You can help save it. We hope. For the price of two weeks of coffee drinks at Starbucks, you can get a year of Curve. But new and renewed subscriptions may not be enough. So if you have the means and the interest to help Curve through this rough patch, you can make a contribution here. If we all step up and do what we can, it may be enough to keep alive this community treasure.

Next summer when I pack my bags with my favorite reads, I want that bag to include copies of our lesbian magazine.


Watch Video of Kate Kendell from the San Francisco ENDA Rally

May 19, 2010

Happy 50th, Kate Kendell!

April 15, 2010

Sure it’s Tax Day, but the good news is that it’s also our own Kate Kendell’s 50th Birthday! Yes, dears, 50 years ago in Utah, a new little honeybee was born in the Beehive State! Today we celebrate fifty years of sweetness from My Sister-Friend Kate.

So don’t get all grumpy and down in the dumpy because you have to pay your taxes today. Just think of how that little bundle of joy-buzz grew up to be the fine and fierce Queen Bee of our beloved NCLR.

Okay, I’ll stop with the bee metaphor, but not with the tax imagery.

Decide your Kate Tax Bracketology and send NCLR a gift in honor of Kate’s Big Birthday:

  • $1 for each year of her life—$50
  • $10 for each year—$500
  • $100 for each year—$5,000

Compared to the huge refunds we’ve gotten, I know that’s short-selling the Birthday Gal’s great work. With Kate Kendell, we are too big to fail.

When you make your gift, we’ve even given you an opportunity to send a little e-card to wish Kate a Happy 50th!

Yours in Kate-ness,

kate signature
Dupli-Kate (Clinton)
(not the Executive Director)


Watch 2 Months, 4 Victories

February 23, 2010

Watch Building Political Power: One Interview at a Time

February 10, 2010

by Kate Kendell, NCLR Executive Director | crossposted from the Bilerico Project

I’m back at my desk after four days in Dallas at the annual Creating Change conference organized by The Task Force. Every year I return re-energized and inspired. What I love most about Creating Change is the energy and vibe. There were over 2,500 folks this year and the crowd truly represents the full, vibrant, and fierce diversity of our community. Folks from all over the country, young and old, virtually every ethnic and religious identity, and a wide spectrum of abilities and backgrounds.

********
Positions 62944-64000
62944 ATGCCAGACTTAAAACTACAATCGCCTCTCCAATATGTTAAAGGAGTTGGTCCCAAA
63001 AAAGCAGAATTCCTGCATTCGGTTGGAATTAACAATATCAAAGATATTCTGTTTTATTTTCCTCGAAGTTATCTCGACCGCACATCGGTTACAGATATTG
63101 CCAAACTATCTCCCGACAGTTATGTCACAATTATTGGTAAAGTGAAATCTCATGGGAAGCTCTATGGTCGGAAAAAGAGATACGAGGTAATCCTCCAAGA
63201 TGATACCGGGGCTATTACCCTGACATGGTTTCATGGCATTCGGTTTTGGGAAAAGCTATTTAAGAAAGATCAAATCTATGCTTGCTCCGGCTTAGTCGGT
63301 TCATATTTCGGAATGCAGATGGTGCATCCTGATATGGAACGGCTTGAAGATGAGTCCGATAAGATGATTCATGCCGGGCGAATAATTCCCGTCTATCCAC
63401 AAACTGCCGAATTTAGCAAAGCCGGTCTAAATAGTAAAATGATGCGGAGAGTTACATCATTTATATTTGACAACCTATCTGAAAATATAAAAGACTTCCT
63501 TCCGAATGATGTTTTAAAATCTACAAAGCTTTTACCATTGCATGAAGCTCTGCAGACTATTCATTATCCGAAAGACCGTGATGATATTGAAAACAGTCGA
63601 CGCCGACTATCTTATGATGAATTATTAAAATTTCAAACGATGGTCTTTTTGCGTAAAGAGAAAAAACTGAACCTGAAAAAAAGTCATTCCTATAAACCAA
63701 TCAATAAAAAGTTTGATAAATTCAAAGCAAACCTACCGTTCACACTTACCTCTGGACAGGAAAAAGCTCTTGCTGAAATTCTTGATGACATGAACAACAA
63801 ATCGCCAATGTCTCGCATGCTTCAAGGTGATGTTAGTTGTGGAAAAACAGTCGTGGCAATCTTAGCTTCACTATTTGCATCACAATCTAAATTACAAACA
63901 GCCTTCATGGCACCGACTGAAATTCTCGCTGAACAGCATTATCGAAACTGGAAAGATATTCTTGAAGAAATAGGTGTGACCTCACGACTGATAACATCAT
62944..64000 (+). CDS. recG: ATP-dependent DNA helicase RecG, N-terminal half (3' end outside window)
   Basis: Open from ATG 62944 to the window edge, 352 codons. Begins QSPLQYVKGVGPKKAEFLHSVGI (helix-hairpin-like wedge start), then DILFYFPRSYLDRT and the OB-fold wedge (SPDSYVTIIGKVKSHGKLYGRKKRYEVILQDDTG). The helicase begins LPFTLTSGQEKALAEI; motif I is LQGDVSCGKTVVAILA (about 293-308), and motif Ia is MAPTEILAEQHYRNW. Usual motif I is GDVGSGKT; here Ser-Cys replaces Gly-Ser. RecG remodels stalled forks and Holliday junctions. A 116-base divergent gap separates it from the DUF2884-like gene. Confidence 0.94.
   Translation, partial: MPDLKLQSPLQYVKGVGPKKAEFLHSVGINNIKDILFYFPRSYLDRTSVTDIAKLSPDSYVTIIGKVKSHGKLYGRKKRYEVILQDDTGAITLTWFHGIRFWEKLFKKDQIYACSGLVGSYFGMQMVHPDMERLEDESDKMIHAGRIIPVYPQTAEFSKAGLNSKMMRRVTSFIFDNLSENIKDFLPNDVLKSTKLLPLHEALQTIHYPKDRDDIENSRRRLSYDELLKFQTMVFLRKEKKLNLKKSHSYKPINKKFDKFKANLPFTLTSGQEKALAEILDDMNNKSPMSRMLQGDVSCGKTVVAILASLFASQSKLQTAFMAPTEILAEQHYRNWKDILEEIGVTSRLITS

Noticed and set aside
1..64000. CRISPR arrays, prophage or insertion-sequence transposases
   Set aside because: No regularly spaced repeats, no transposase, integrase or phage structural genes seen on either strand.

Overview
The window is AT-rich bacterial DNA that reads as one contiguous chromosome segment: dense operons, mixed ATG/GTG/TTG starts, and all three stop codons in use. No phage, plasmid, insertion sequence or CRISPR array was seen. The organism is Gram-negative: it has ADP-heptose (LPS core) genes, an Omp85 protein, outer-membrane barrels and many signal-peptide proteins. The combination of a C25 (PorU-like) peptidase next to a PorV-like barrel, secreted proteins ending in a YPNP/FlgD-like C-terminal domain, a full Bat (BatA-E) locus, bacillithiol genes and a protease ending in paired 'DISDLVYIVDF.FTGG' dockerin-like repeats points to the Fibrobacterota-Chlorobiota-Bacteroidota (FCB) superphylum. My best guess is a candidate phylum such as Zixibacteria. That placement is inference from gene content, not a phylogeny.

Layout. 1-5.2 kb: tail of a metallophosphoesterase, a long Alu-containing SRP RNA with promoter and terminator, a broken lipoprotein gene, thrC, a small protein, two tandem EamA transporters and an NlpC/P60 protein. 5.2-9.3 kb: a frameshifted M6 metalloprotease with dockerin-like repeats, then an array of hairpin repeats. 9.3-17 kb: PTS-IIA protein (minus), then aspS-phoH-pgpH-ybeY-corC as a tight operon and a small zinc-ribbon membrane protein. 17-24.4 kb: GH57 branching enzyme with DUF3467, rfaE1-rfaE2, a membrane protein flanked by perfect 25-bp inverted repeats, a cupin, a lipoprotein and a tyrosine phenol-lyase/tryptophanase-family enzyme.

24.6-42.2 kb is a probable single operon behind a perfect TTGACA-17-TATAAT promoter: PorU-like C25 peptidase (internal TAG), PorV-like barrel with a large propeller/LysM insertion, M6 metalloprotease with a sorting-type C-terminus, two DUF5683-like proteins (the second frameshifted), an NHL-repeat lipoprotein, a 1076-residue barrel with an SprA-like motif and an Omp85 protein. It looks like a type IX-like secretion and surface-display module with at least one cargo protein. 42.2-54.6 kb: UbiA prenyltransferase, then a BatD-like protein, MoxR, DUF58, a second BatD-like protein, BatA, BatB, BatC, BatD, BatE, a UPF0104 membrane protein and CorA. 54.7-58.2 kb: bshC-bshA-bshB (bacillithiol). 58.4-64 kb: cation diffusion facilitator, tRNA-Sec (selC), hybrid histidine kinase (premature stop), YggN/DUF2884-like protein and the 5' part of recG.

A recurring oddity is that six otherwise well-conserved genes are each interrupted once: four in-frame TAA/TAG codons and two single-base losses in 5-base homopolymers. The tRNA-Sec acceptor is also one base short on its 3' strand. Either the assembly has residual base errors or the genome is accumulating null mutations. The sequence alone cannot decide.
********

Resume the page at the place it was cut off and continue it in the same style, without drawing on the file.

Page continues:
There is so much strength in our differences, and yet those differences also present critical opportunities and challenges. While at Creating Change it feels like our power and unity are unstoppable. But then we all go back home and, I fear too often, back into our familiar, silo-centered approaches to our work in this movement. I can’t help but think what a force we would be if we truly saw the strength in our difference, and built the kind of coalitions and cross-cultural political movement that to date we have only dreamed of.

Along these lines, one of the best things I did at Creating Change was interview some of the other conference attendees. Bilerico set me up in a corner and rolled the camera and this is what we got. Great little conversations with some really inspiring folks, now that’s what I’m talkin’ about! Let’s hit the ground running this year and commit to making sure that creating change isn’t relegated to simply a catchy conference name.